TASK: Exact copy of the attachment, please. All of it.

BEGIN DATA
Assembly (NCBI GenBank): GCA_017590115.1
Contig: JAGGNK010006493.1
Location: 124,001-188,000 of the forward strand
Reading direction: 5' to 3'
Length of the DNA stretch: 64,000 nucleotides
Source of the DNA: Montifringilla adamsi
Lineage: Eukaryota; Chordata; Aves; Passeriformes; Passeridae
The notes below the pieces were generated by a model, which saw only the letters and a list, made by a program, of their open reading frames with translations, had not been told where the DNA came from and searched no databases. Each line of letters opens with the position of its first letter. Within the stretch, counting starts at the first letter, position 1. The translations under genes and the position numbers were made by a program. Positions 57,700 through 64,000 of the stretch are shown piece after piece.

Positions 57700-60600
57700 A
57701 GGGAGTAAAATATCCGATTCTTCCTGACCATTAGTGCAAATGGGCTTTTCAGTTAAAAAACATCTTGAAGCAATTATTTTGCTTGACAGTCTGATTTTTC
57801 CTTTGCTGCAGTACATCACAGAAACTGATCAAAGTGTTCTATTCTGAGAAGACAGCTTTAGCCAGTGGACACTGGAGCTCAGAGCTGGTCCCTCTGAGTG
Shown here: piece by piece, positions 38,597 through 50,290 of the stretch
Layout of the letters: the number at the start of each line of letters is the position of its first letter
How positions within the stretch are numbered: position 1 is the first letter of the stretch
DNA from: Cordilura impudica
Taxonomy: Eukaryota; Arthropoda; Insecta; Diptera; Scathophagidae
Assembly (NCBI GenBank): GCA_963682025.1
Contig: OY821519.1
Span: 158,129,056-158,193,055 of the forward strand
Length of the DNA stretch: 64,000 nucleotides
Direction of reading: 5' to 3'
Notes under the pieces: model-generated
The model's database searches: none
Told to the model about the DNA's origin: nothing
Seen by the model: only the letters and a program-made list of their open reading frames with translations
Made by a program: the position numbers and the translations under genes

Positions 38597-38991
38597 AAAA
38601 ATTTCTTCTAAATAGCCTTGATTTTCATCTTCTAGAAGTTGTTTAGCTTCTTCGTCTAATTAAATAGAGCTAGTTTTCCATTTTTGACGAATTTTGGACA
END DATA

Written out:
Assembly (NCBI GenBank): GCA_017590115.1
Contig: JAGGNK010006493.1
Location: 124,001-188,000 of the forward strand
Reading direction: 5' to 3'
Length of the DNA stretch: 64,000 nucleotides
Source of the DNA: Montifringilla adamsi
Lineage: Eukaryota; Chordata; Aves; Passeriformes; Passeridae
The notes below the pieces were generated by a model, which saw only the letters and a list, made by a program, of their open reading frames with translations, had not been told where the DNA came from and searched no databases. Each line of letters opens with the position of its first letter. Within the stretch, counting starts at the first letter, position 1. The translations under genes and the position numbers were made by a program. Positions 57,700 through 64,000 of the stretch are shown piece after piece.

Positions 57700-60600
57700 A
57701 GGGAGTAAAATATCCGATTCTTCCTGACCATTAGTGCAAATGGGCTTTTCAGTTAAAAAACATCTTGAAGCAATTATTTTGCTTGACAGTCTGATTTTTC
57801 CTTTGCTGCAGTACATCACAGAAACTGATCAAAGTGTTCTATTCTGAGAAGACAGCTTTAGCCAGTGGACACTGGAGCTCAGAGCTGGTCCCTCTGAGTG
Shown here: piece by piece, positions 38,597 through 50,290 of the stretch
Layout of the letters: the number at the start of each line of letters is the position of its first letter
How positions within the stretch are numbered: position 1 is the first letter of the stretch
DNA from: Cordilura impudica
Taxonomy: Eukaryota; Arthropoda; Insecta; Diptera; Scathophagidae
Assembly (NCBI GenBank): GCA_963682025.1
Contig: OY821519.1
Span: 158,129,056-158,193,055 of the forward strand
Length of the DNA stretch: 64,000 nucleotides
Direction of reading: 5' to 3'
Notes under the pieces: model-generated
The model's database searches: none
Told to the model about the DNA's origin: nothing
Seen by the model: only the letters and a program-made list of their open reading frames with translations
Made by a program: the position numbers and the translations under genes

Positions 38597-38991
38597 AAAA
38601 ATTTCTTCTAAATAGCCTTGATTTTCATCTTCTAGAAGTTGTTTAGCTTCTTCGTCTAATTAAATAGAGCTAGTTTTCCATTTTTGACGAATTTTGGACA